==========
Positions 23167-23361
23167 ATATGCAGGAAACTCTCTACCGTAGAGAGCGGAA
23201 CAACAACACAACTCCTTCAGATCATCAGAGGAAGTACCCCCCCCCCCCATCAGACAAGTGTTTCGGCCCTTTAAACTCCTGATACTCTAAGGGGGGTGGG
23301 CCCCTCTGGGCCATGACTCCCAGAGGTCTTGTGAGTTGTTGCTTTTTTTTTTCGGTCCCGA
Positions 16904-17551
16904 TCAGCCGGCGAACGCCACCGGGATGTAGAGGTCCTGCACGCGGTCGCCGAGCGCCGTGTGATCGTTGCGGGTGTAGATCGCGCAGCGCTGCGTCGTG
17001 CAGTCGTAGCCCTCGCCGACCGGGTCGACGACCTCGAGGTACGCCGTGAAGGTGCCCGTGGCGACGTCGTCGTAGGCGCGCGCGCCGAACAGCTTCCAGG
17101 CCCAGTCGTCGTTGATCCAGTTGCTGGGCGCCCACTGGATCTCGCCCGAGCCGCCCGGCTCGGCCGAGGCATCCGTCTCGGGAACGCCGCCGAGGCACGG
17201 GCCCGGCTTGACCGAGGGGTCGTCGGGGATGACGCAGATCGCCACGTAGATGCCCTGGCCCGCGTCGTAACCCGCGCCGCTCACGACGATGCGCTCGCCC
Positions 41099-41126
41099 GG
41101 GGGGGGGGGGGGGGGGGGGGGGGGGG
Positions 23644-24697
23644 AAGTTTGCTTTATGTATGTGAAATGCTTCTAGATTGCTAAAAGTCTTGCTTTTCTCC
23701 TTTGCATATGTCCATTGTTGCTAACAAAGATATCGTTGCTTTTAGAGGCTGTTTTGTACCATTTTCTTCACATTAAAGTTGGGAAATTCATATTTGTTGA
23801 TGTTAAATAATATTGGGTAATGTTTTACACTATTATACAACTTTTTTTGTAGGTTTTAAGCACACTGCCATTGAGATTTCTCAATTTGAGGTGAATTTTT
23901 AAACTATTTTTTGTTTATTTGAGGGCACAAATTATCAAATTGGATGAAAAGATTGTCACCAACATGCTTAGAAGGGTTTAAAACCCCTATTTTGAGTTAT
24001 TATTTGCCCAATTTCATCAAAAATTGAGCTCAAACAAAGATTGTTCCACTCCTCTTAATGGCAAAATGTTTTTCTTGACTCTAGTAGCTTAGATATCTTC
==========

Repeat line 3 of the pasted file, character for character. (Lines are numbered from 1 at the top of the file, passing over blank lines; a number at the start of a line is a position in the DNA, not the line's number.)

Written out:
23201 CAACAACACAACTCCTTCAGATCATCAGAGGAAGTACCCCCCCCCCCCATCAGACAAGTGTTTCGGCCCTTTAAACTCCTGATACTCTAAGGGGGGTGGG